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Nurses First, Doctors Distant Second in Healthcare Provider Ratings

Nurses First, Doctors Distant Second in Healthcare Provider Ratings

Story Highlights

  • Eight in 10 Americans rate nurses’ medical care as excellent or good
  • Nursing homes rank last, behind pharma and health insurance companies     
  • Nurses more successful than doctors, hospitals in maintaining high rating

WASHINGTON, D.C. -- At the end of a year when Gallup found Americans’ confidence in the U.S. medical system at its lowest in a decade, a new survey reveals that some prominent players in the system are still widely acclaimed while others are not.

Nurses receive the best rating by far, with 82% saying they provide excellent or good medical care, and doctors rank second at 69%. Smaller majorities feel positive about the care provided by hospitals (58%), walk-in or urgent care clinics (56%), and telemedicine or virtual doctor visits (52%).

Meanwhile, less than half of Americans give positive ratings to the four remaining healthcare entities measured: hospital emergency rooms (47%), pharmaceutical or drug companies (33%), health insurance companies (31%), and nursing homes (25%).


These results are from Gallup’s 2023 Health and Healthcare survey, conducted Nov. 1-21.

Most adults not rating the top-scoring providers’ care, as well as emergency room care, as excellent or good generally rate it “only fair,” while no more than 11% rate it “poor.”

However, the same cannot be said for pharmaceutical companies, health insurance companies or nursing homes. The poor ratings for these (ranging from 32% to 37%) are as high or higher than those rating them only fair.

Consistent with Americans’ skepticism about nursing home care, a West Health-Gallup poll conducted earlier this year found seven in 10 Americans resistant to living in a nursing home should they ever become unable to care for themselves, with most citing skepticism about the quality of care as their top reason.

Nurses’ and Doctors’ Medical Care Ratings Echo Honesty and Ethics Poll

Nurses’ top rank among healthcare providers underscores their premier position among U.S. occupations, generally, in Gallup’s annual honesty and ethics of professions ratings. Most recently, in December 2022, nurses led the list of 18 professions rated, with 79% of Americans saying they had “very high” or “high” honesty and ethical standards. Medical doctors ranked second, at 62%.

Similarly, the pharmaceutical industry’s low ranking among healthcare entities aligns with its position among all major industries in the country. Gallup’s August measure of 25 U.S. business and industry sectors found the pharmaceutical industry rated last, with just 18% holding a positive view of it, 60% a negative view and 21% feeling neutral about it.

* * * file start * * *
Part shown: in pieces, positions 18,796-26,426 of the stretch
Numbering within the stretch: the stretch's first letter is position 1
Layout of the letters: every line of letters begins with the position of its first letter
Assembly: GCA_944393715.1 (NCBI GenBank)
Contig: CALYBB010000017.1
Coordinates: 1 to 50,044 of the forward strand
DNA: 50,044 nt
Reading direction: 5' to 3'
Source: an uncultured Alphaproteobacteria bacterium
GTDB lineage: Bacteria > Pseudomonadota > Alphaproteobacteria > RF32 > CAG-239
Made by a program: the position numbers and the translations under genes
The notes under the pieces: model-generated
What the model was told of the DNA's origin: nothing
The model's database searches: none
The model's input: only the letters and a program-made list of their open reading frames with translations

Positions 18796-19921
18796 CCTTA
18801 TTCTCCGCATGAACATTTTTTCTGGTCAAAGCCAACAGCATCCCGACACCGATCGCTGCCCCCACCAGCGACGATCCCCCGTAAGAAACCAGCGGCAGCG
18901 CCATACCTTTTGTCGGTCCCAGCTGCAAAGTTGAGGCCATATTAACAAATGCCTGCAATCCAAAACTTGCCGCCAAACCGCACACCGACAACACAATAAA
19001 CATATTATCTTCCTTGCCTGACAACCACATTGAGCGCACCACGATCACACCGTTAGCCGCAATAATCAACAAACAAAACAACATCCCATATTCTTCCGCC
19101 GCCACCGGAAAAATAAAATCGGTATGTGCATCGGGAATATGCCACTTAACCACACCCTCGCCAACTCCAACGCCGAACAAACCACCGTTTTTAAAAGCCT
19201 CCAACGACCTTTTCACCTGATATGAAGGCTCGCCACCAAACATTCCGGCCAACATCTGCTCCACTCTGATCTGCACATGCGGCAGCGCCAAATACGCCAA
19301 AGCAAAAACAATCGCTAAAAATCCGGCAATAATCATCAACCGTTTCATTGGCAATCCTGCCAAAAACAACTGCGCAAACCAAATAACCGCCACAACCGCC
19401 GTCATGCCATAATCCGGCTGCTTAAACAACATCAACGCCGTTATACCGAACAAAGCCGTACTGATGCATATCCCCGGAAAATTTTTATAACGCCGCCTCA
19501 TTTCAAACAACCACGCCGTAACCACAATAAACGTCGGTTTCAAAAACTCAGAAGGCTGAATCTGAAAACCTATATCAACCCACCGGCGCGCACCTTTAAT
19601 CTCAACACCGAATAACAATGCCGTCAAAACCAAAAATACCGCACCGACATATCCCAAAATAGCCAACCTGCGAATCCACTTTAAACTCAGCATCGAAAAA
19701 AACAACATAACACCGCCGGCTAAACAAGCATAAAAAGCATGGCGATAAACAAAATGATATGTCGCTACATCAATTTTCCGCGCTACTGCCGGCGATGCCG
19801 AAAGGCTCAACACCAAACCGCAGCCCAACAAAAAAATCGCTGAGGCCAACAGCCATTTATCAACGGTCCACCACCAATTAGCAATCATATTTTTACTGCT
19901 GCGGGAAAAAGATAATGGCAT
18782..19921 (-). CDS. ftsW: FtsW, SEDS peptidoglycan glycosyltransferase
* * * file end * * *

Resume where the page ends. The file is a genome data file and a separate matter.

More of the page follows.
Nurses Maintain High Rating, While Other Provider Scores Shrink

Not only are nurses widely respected for the care they provide, but they have avoided the steep decline in ratings that has befallen much of their industry.

Gallup twice previously asked Americans to rate the medical care provided by various healthcare entities, in 2003 and 2010, finding little change in the ratings of most of them over those seven years. Since then, however, positive perceptions are sharply lower for most. The exceptions are walk-in clinics -- whose rating is roughly the same as 2010 -- and nurses, who are six percentage points lower than in 2010.

By contrast, the percentage of Americans saying pharmaceutical companies provide excellent or good service is 21 points lower today. Likewise, assessments are now lower for physicians (-15 points), hospitals (-14 points), hospital emergency rooms (-13 points), health insurance companies (-11 points) and nursing homes (-8 points).


Much has occurred since 2010 that could account for these changes, including higher healthcare costs, the opioid crisis, the coronavirus pandemic, the associated controversy over mandating COVID-19 vaccines and, more recently, healthcare staff shortages.

Whatever the reason, two results of these changes are that doctors now lag nurses in acclaim and hospital emergency rooms have fallen behind walk-in or urgent care clinics in perceptions of quality care.

While the slight majority of Americans believe telemedicine provides excellent or good care, almost on par with the 56% saying the same of walk-in clinics, the rate is still far less than for physicians per se, indicating that consumers sense something is missing in the virtual healthcare experience.

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